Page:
Speaker 1: Welcome to the Gladden Longevity podcast with Dr. Jeffrey Gladden, M.D. FACC, founder and CEO of Gladden Longevity. On this show, we want to answer three questions for you. How good can we be? How do we make 100 the new 30? And how do we live well beyond 120? We want to help you optimize your longevity, health and human performance with impactful and actionable information. Now, here's today's episode of the Gladden Longevity Podcast.
The Gladden Longevity Podcast is provided for informational purposes only. It does not constitute medical advice. This content is not intended to be a substitute for professional medical advice, diagnosis or treatment. All we seek the advice of a physician or other qualified health provider with any questions you may have regarding a medical condition. The use of any information and materials linked to this podcast is at the listener's own risk.
Jeffrey Gladden: Hi everybody. I'm delighted to let you know that I'm going to be having a conversation with Jason Campbell today on the podcast. He's a seventh degree black belt. He's practiced breath mastery for over three decades. But what's cool is he's also a musician and he's composed over a hundred albums. He's been number one on multiple Billboard and Amazon charts. He can be found on virtually any music app. His combination of breath work and music has basically been designed into Zen wellness, which is described as a journey of vibrant health, energy and mental clarity.
He's releasing his 40th album in 40 months today, as I understand it. And he also coaches entrepreneurs in masterminds and he's been an integral part of many startups in terms of getting the energy right for them. I think you're going to love this conversation with Jason. It goes a lot of different directions. You're going to find that he's not only centered, but constantly pushing himself at the same time. And will even do some breath work in the course of the conversation. Enjoy this one.
Welcome everybody to this edition of the Gladden Longevity Podcast. I'm your host, Dr. Jeffrey Gladden. And I'm joined today by Jason Campbell. Jason, it's such a pleasure to have you here. I think we first bumped into each other at a consumer health summit conference in May of this year, if I'm not mistaken.
Jason Campbell: Yes.
Jeffrey Gladden: But I'd heard things about you previously. And so, it's really a pleasure to have you on the show. Welcome.
Jason Campbell: Well, thank you so much for having me.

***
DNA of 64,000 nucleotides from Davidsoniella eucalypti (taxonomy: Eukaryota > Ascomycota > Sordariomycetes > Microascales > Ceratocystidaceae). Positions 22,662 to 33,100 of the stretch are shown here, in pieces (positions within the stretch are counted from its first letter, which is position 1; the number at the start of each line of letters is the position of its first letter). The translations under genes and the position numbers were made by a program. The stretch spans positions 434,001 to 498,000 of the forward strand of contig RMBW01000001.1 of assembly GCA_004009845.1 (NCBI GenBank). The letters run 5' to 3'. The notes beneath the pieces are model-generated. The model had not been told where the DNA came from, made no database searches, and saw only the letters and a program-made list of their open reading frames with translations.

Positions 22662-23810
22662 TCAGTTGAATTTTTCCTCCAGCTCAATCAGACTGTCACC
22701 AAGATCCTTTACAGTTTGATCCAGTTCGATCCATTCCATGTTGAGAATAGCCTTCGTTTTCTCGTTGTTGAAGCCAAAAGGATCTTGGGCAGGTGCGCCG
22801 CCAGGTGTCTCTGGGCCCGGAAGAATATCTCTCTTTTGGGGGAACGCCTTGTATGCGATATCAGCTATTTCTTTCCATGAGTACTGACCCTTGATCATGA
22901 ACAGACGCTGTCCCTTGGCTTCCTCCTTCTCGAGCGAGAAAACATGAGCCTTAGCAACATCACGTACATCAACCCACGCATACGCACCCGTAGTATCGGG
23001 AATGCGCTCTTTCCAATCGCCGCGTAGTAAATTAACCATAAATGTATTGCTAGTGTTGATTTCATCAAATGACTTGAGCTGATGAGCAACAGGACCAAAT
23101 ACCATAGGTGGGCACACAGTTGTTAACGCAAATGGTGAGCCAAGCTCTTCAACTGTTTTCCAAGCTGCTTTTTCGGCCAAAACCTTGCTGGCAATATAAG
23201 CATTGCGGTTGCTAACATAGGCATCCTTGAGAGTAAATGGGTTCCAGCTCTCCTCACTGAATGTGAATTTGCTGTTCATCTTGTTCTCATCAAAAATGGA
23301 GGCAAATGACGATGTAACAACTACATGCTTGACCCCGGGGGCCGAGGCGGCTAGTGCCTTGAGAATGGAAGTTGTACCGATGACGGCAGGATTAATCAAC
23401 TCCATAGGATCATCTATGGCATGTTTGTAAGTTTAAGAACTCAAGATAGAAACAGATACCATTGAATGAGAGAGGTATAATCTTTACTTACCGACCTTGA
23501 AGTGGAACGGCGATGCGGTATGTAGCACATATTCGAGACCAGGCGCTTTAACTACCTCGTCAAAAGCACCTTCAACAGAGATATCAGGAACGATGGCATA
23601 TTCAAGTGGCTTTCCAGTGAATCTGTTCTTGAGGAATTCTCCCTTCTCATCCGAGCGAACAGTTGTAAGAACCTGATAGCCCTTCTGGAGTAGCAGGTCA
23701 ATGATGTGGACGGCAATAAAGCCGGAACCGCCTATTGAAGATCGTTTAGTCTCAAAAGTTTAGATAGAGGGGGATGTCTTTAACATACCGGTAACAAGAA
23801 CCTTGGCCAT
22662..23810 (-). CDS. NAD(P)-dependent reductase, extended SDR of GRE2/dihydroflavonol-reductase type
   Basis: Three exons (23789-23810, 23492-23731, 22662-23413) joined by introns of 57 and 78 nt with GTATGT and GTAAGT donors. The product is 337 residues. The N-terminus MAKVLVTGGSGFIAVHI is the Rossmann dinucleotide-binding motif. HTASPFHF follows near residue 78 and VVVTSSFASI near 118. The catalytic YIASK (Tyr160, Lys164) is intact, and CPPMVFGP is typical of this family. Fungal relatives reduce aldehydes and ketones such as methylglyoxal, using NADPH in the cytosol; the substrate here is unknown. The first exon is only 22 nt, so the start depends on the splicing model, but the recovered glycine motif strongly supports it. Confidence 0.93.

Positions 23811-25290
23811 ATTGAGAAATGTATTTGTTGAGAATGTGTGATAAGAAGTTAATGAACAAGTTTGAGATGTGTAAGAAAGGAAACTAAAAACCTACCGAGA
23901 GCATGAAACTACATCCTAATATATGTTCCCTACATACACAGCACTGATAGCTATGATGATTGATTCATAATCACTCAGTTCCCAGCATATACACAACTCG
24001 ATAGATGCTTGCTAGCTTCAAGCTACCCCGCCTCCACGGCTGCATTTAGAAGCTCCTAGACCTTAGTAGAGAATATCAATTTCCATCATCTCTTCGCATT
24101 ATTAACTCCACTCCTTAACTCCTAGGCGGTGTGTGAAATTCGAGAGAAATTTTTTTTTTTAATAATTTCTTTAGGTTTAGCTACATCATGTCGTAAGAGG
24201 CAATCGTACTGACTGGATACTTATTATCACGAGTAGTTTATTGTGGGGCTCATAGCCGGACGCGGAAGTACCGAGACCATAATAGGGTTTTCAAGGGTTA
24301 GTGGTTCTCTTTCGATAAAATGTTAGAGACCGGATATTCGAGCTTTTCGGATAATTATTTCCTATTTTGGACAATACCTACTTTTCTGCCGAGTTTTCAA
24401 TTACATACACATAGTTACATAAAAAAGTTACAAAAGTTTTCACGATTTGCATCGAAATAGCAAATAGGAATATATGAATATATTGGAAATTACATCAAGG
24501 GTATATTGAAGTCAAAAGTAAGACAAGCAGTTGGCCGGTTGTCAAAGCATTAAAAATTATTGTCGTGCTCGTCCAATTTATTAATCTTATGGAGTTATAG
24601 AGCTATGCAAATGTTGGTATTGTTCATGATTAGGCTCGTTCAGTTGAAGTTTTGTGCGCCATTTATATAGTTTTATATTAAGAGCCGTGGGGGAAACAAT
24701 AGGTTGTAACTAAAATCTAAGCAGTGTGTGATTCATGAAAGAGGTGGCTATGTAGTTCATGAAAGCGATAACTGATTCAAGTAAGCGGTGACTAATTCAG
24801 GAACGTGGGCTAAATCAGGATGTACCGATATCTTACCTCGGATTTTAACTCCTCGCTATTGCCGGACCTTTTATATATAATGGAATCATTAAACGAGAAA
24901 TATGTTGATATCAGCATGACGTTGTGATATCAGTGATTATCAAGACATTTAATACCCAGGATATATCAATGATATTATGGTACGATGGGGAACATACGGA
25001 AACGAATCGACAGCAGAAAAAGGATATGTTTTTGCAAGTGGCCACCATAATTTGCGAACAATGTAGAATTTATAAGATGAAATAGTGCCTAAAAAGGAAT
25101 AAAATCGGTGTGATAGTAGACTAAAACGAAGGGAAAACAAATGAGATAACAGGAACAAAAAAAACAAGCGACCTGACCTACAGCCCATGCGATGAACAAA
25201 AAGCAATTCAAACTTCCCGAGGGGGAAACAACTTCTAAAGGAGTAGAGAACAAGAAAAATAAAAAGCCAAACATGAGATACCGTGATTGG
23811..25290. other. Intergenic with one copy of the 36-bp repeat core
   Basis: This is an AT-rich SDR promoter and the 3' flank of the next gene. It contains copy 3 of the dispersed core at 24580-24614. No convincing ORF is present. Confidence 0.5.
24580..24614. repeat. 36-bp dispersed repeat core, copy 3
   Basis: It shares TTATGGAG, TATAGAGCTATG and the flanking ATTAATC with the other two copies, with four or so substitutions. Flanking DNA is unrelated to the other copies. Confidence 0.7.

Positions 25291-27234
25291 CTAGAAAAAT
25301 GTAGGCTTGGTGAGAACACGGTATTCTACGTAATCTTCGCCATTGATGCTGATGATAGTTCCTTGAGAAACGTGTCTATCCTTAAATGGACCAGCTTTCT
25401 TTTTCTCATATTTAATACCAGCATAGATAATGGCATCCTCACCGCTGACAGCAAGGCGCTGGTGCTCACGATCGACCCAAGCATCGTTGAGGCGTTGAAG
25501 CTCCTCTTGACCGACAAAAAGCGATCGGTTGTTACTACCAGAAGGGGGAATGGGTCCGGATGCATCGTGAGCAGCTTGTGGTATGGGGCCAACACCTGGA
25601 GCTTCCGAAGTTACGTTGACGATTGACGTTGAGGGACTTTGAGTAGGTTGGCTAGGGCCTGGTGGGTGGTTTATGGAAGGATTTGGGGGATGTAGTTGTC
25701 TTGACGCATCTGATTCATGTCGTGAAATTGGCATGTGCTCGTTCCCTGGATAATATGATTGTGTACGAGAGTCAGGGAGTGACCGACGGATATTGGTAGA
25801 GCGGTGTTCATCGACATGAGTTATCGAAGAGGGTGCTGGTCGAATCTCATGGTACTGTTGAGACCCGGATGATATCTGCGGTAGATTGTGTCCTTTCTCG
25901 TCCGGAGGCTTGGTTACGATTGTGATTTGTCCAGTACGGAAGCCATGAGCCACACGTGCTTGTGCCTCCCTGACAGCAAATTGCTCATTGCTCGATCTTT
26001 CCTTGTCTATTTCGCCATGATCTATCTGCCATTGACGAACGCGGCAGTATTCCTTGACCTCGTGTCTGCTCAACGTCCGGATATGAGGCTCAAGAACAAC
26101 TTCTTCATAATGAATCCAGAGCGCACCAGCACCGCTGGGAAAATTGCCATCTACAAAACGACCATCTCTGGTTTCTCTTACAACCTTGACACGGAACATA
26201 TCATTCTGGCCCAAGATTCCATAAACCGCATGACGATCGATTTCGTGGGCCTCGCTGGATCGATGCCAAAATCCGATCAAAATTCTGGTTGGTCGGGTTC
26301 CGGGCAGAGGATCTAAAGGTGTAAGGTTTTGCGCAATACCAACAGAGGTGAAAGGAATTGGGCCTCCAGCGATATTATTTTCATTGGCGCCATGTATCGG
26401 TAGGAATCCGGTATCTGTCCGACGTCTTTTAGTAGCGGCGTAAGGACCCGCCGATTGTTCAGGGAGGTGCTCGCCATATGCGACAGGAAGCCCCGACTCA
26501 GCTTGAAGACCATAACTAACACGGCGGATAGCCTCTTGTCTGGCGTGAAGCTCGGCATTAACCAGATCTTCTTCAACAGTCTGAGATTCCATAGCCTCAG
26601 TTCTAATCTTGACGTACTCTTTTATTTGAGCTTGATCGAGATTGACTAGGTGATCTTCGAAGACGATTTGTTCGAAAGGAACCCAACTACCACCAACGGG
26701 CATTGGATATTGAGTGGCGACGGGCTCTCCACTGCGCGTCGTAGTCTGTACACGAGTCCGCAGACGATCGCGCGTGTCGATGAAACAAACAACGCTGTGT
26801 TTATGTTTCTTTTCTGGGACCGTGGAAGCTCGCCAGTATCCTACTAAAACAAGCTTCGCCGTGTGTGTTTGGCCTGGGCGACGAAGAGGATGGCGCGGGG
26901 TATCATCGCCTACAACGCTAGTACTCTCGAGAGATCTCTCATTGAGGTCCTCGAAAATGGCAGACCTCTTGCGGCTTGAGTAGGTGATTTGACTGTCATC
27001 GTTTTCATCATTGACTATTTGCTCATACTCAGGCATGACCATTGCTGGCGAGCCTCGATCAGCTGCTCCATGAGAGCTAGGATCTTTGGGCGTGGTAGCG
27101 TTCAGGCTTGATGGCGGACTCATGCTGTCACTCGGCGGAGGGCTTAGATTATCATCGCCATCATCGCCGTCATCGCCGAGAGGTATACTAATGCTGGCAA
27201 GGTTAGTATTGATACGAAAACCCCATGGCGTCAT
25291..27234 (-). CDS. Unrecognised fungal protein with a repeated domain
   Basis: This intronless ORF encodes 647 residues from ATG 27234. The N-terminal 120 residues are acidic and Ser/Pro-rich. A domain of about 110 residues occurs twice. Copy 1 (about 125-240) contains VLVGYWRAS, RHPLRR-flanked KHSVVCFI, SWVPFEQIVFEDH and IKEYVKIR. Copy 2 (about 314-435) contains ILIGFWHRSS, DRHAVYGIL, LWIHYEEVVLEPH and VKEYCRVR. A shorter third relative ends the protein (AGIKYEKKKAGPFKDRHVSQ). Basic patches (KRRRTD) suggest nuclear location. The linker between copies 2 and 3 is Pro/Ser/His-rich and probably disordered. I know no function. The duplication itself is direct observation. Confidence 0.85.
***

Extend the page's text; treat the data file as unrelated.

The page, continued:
Jeffrey Gladden: Yeah. We were just chatting for a few minutes before this show and I think the audience, I think, you're going to love this conversation because as you know, the life energy circle that we've created here is really kind of the ring that binds them all from the standpoint of longevity and health and performance. And Jason is really kind of a master of many things on the life energy circle. And so, I kind of wanted to bring him in to talk about some of these things. I had a chance to do kind of a, was it a Qi Gong, experience with you?
Jason Campbell: Yes. Yes.
Jeffrey Gladden: Okay. So, give us a little bit of a take on your sense of life, energy, and how you orchestrate that to optimize it for yourself and other people.
Jason Campbell: So, if we just go back to basics, I'm going to go a little Eastern here, there's a very old concept many thousands of years old, it's called the three treasures. And the words we use for the three treasures, I can even show if you're watching, I have a little picture here. It translates to mean Jing, Chi and Shen. And it's not important that anyone remembers those words, but let's remember the meaning. And it means that we're made up of matter, energy and consciousness.
And so, the analogy is H2O, so H2O shows up as a solid, a quid and a vapor. And the matter, the Jing, is everything we can see, touch and feel. That's the body. And most science or Western science is based on the Jing, the matter. But we have these two other components and one is the Chi and that's sometimes called Qi, Gee, Prana, bioelectrical energy. It also includes the breath. It also includes the emotions. And then, of course, we have what we call the Shen, which is the spirit. We can call it the mind. We can call it the connection to the divine. We can call it the eternal I am. It's a big category. So a lot of things fit into that. So, the oversimplification of that we're made up of three things matter, energy and consciousness. And ...
Jeffrey Gladden: I love that.
Jason Campbell: It's very easy to get all focused on the matter, which is everything you can see, touch and feel, however, I used to say this a lot and this is like a half joke because it's not real. So we'd say to our members, hey, I have two pills. One pill makes you healthy, but not happy. The other pill makes you happy, but not healthy. Which one do you want to take? And of course, I wish I actually had those pills. I don't have those pills so it's all ... And there's ...
Jeffrey Gladden: I'm actually glad you don't have those pills. It's our choice.
Jason Campbell: And of course there's all types of problems with this question. So just go with me on the concept of the question because it's much easier to be happy when you are healthy, but just in theory.
Well, you're usually going to be better off being happy because if you're healthy and unhappy, what's the point. Especially if you ask your spouse, which pill should you take here? She's going to say, take the happy pill.